I am not alone.

I realized that people like underdogs and when you tell someone you were fired they find kindness within themselves to offer a word of encouragement or try to help you.  When I told my gym manager that I couldn’t afford the monthly membership fees because I’d been fired, he understood and offered words that helped me look at it positively.  I’ve found support from family and friends who have stepped up to provide.

When I joined the ranks of people who’d been fired my mother (as only a mother can) reminded me that even successful people get fired. She mentioned Lee Iacocca who was fired from the Ford Motor Company before turning around Chrysler in the 1980’s. There are other famous people who were fired. Hugh Jackman, once named The Sexiest Man Alive by People Magazine was let go from his job at 7-Eleven before becoming a movie star.

I gotta keep moving

Our natural tendency is to wallow in self-pity, but ultimately that does us no good. It drains our energy. As much as we’d like to sit around all day watching Oprah reruns and eating Cheetos, we realize that we have to keep active.

I discovered that the magical job fairy doesn’t exist and isn’t coming to my door to hand me my next job. Finding a new job is hard work.

As an introvert I don’t have a mile long list of contacts in my “network.”  The bills keep coming whether I’m working or not.  Like most people who are fired, I don’t have a huge savings account, so I gotta keep actively searching.

I’ve found fellow firee (I know, that’s not a real word.), Amy Shouse’s advice to “adopt a five actions each day rule” (See to be very helpful in keeping me off of the sofa.  She suggests doing 5 things each day that feel momentum-creating as we move toward the future.  What matters is that these are “actions which keep new energy flowing.”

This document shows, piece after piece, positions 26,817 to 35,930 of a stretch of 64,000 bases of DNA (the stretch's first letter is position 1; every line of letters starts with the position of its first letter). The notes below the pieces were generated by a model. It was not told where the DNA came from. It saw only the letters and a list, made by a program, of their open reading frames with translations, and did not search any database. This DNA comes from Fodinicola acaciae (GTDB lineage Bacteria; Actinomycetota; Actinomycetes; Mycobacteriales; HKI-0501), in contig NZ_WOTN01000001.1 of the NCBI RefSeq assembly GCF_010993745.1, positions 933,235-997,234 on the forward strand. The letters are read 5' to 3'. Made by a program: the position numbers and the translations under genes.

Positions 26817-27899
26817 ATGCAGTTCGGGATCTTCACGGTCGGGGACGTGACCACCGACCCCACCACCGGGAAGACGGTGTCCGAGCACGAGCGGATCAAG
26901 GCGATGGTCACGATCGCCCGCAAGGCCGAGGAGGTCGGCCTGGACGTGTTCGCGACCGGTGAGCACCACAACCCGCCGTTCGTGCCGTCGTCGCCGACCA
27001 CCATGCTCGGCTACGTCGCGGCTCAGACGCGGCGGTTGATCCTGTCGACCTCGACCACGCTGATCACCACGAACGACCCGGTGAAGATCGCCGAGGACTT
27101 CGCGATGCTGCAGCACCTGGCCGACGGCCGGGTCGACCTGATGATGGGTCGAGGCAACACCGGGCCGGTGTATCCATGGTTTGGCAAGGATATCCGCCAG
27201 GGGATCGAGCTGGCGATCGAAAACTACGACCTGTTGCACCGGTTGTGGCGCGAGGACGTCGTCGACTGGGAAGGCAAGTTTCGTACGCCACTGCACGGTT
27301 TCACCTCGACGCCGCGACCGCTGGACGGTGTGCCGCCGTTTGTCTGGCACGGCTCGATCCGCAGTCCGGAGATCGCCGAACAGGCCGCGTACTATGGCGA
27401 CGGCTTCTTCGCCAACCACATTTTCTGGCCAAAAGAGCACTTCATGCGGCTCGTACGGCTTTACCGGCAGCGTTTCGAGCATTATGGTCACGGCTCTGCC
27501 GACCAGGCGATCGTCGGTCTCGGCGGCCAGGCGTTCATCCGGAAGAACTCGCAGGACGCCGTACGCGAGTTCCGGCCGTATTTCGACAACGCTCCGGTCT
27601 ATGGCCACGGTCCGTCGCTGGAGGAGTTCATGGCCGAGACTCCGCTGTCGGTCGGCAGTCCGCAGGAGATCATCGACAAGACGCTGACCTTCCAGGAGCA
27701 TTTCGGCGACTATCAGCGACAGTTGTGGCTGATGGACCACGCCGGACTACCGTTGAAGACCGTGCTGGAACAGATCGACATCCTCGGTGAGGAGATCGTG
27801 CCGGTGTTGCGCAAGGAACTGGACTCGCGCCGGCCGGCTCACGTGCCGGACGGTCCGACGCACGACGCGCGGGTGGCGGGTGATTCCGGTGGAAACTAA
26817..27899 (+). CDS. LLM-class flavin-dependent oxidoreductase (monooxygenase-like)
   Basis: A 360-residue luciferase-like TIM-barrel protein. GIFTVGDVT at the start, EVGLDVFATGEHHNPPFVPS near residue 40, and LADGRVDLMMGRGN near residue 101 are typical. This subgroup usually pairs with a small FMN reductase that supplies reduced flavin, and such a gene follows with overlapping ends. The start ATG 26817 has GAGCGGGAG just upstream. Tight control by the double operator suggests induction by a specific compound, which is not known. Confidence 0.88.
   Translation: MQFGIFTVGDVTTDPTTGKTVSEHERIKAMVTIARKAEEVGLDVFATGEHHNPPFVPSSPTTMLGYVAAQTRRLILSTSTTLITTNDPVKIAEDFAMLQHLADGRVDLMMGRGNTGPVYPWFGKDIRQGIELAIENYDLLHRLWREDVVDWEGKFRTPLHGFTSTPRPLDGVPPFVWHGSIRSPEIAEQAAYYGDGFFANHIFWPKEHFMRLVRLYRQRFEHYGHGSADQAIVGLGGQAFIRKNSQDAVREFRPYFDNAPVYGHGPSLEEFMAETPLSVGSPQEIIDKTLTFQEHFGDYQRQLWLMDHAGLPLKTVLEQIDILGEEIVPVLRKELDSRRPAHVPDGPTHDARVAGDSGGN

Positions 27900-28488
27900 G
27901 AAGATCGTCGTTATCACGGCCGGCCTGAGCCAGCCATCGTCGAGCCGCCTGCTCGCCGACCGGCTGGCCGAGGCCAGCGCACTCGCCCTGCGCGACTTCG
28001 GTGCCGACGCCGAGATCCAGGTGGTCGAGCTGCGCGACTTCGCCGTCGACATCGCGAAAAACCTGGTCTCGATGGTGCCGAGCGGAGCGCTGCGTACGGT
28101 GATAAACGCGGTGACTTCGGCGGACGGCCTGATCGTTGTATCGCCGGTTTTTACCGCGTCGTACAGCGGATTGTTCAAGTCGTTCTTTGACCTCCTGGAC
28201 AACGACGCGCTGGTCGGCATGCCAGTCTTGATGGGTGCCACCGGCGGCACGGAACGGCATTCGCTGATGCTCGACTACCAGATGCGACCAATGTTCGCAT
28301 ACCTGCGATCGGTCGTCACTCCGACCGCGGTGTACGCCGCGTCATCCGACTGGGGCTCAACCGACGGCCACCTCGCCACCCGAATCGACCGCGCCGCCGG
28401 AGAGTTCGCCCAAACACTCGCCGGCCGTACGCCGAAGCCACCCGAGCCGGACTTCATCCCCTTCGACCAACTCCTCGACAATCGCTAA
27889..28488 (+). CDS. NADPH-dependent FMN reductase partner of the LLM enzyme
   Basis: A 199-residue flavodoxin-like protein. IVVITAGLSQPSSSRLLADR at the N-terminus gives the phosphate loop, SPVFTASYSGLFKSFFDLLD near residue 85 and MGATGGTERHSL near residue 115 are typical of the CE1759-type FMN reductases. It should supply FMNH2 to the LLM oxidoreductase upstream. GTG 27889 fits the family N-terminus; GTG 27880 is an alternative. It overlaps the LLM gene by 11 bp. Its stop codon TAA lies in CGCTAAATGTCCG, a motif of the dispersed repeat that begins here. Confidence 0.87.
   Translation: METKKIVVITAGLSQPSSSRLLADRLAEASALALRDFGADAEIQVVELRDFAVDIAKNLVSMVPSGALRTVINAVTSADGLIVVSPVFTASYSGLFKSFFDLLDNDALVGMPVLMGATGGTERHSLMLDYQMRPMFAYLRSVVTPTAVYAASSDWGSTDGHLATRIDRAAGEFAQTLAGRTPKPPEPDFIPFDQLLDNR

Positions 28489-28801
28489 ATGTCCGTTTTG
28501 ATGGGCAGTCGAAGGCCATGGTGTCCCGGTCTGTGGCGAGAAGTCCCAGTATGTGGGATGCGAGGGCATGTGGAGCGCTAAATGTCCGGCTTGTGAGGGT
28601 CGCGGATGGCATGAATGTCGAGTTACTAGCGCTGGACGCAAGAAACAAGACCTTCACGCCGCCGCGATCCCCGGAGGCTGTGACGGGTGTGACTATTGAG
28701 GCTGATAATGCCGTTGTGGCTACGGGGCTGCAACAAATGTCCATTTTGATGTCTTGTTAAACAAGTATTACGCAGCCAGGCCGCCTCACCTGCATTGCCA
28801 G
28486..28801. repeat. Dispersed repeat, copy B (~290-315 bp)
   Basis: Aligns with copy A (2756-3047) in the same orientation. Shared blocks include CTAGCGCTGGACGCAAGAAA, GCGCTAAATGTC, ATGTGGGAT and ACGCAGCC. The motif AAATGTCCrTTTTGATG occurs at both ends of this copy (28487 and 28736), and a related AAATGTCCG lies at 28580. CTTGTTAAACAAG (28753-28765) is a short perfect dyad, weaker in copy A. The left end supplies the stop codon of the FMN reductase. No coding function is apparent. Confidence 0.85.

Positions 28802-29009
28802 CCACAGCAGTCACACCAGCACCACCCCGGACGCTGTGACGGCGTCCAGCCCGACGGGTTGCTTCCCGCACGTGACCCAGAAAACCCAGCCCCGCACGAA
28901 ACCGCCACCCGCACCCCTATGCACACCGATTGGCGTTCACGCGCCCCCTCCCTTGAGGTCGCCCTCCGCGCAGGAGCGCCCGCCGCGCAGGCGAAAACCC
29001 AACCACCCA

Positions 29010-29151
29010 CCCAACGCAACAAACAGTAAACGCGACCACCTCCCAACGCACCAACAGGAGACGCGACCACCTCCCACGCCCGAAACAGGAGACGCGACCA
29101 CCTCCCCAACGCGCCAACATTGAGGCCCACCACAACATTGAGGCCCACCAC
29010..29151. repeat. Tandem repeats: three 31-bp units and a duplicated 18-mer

I’ve realized that my future is being built with the building blocks of today.

New opportunities will arise

I’ve written about this before (, but as time has passed, I’ve become grateful for the opportunities that this season of my life brings.  I’ve been able to experience new things that I would not have been able to had I been at my previous job. I’ve had more opportunities to write, explore, spend time with people I love, and give to others in an unhurried way.

I’m confident that new opportunities will come.  I’ve grown through this experience.  I’m focused on the future and not hung up on the past.

So take note People Magazine, if World’s Sexiest Man is not taken this year, I’m available.

What tips would you give to those who’ve been let go?

Why Faster is Not Always Better

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For the past week my local radio station has issued the daily reminder to “slow down and watch for bikers.”  I live in near Sturgis, South Dakota, home to the exceedingly popular Sturgis Motorcycle Rally ( This year crowds have swelled to more than a half-million bikers.  Yesterday, while running errands, we came upon a “just happened” accident involving an SUV and a biker. Fortunately, no one was seriously injured.

Besides being a good reminder for when I get behind the wheel, the radio station reminders have been a positive “life reminder.”

Think about it. Has the pace of our daily life gotten faster or slower over the past 10 years?  Most of us would say faster.  We live by the belief that faster is better.

Is faster always better?